Dear Unequal,

Every marriage works differently in this respect. Some couples prefer to keep their own money in separate accounts and spend it on a pro-rata basis, adjusting the amount to what they make. For others, all money is shared, and can be spent by either party however they want. It sounds like you and your husband are not on the same page about the extent to which your combined money is equally yours. Not everybody uses the percentage-based approach you’re describing.

Marriage requires constantly affirming and renegotiating terms as the circumstances change. What you want at the beginning of the marriage might not be what you want at the end. You need to have a new conversation about your discomfort with the current situation.

I wouldn’t take it for granted that having kids will permanently cap your income, even if it does change what you have coming in when you take unpaid leave. (And as the proud parent of a 6-year-old who was once a newborn, I can confidently tell you that “fun money” will be the least of your concerns those first few months—unless you can use fun money to pay for extra naps.) It’s true that the market might value your husband’s job more than they value yours, and it seems like that’s started to annoy you more than it once did, but you still have agency in this situation. If more fun money is a priority for you, and you still plan to work after you have children, you should factor that into your career decisions.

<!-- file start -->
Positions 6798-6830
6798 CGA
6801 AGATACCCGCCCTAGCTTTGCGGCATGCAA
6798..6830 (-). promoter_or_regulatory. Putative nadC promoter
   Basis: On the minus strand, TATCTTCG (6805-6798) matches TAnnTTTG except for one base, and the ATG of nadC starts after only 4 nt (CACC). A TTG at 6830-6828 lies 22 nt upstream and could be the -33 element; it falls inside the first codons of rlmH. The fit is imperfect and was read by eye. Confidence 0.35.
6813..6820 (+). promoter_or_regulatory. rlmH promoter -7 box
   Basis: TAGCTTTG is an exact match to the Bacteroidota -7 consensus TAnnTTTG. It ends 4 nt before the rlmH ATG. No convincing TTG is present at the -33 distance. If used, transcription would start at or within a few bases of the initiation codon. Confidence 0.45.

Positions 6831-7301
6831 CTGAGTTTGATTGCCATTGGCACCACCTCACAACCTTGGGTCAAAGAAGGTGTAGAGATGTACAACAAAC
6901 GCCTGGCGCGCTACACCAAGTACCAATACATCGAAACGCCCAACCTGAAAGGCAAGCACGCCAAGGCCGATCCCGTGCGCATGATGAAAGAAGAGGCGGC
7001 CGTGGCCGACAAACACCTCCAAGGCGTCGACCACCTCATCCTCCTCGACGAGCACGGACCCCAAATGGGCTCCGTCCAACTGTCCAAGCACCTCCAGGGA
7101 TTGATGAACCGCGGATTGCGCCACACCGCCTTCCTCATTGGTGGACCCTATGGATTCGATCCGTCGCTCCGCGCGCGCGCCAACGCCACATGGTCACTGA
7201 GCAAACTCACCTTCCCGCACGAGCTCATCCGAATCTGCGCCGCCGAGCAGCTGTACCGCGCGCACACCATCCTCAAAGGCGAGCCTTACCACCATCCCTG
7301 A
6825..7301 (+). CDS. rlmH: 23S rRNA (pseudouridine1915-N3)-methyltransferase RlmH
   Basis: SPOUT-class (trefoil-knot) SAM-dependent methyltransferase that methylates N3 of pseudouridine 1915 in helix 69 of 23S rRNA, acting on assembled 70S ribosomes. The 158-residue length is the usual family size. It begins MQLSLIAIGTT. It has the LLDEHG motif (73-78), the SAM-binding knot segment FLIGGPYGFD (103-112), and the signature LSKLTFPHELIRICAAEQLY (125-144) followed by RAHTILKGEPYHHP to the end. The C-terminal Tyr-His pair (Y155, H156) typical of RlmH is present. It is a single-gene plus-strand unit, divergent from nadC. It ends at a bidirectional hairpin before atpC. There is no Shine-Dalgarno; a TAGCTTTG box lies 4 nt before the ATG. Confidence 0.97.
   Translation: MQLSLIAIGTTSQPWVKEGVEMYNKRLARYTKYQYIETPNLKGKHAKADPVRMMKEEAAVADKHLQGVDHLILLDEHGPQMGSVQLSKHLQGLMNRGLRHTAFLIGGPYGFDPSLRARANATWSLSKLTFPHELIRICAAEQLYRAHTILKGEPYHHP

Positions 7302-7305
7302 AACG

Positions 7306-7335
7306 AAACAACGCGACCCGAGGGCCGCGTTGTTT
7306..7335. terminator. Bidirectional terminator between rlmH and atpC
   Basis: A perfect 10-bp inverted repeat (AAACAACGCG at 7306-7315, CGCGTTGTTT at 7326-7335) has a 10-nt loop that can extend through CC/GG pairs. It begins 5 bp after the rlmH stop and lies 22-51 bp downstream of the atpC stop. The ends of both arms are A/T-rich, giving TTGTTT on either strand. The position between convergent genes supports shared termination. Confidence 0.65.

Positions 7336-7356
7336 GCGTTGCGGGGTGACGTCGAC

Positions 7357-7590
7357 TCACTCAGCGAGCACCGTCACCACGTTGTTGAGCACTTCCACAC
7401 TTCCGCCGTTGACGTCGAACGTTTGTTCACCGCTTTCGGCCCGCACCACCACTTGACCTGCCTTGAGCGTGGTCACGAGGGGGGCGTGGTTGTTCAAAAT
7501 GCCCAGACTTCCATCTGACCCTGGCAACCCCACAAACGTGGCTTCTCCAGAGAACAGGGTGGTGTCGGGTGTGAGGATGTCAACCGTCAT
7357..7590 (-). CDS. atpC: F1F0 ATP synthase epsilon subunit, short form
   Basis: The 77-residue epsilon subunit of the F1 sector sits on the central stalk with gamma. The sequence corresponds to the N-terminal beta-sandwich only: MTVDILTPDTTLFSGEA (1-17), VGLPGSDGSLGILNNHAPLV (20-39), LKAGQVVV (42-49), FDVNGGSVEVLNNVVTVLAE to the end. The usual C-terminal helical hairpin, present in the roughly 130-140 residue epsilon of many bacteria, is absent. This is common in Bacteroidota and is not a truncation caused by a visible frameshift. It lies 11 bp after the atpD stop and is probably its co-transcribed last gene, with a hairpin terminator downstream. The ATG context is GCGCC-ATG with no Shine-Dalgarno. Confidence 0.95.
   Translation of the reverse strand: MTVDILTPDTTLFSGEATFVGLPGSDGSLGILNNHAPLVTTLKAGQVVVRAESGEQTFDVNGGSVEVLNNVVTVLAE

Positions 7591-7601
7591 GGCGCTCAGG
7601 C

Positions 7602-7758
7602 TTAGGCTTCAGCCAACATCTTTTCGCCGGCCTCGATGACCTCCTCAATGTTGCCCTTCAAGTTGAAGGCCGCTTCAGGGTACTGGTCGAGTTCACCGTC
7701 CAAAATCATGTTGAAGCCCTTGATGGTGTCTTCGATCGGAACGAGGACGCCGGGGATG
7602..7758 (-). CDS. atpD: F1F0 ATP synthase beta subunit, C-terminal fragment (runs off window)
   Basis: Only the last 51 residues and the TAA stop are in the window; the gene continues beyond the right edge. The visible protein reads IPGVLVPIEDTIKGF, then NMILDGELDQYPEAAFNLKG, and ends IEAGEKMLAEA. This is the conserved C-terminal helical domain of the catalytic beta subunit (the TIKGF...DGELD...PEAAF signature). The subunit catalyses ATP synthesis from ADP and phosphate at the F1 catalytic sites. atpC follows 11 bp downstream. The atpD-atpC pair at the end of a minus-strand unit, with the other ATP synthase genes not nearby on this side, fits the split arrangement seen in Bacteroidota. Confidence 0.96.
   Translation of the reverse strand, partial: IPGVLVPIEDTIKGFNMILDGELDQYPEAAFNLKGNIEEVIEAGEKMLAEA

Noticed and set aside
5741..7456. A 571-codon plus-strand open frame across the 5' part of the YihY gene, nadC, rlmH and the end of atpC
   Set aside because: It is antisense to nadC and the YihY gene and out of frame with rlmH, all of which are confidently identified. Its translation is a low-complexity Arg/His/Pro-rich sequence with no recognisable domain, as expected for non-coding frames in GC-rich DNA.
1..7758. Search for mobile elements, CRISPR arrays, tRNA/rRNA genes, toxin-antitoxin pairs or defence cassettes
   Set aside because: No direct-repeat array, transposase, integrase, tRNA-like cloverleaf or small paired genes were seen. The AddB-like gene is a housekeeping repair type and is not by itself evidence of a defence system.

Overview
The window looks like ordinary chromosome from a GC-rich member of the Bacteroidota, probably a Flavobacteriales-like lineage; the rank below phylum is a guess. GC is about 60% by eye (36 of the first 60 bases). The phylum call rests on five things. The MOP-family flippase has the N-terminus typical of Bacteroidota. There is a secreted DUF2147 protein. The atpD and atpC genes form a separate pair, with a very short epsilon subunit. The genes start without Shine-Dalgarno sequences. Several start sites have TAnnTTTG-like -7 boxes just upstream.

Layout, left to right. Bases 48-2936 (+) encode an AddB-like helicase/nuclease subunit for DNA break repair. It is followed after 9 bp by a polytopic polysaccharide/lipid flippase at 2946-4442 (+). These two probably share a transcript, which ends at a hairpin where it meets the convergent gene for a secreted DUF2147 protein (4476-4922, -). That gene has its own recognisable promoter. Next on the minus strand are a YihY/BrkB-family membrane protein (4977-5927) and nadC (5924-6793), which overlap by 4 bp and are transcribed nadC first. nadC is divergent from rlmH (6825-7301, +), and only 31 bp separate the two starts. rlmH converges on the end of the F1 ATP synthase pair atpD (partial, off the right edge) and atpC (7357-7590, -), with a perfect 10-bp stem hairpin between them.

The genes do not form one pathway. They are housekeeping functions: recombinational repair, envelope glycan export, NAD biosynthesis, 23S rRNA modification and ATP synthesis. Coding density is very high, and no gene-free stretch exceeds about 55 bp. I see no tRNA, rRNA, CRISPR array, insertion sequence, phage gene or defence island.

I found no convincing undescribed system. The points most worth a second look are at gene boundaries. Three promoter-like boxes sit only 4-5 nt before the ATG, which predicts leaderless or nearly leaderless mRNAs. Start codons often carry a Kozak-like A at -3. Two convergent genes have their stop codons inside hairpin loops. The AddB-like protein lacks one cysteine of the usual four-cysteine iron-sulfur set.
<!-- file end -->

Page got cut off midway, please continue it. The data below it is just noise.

But if the real problem here is that you want more of a what’s-mine-is-yours approach to your assets, then you need to discuss that with your husband, and also examine why you think that would be better for your relationship. Neither choice is right or wrong; it’s just a matter of how you both view your individual financial independence, and whether sharing everything makes it feel more like a partnership to you.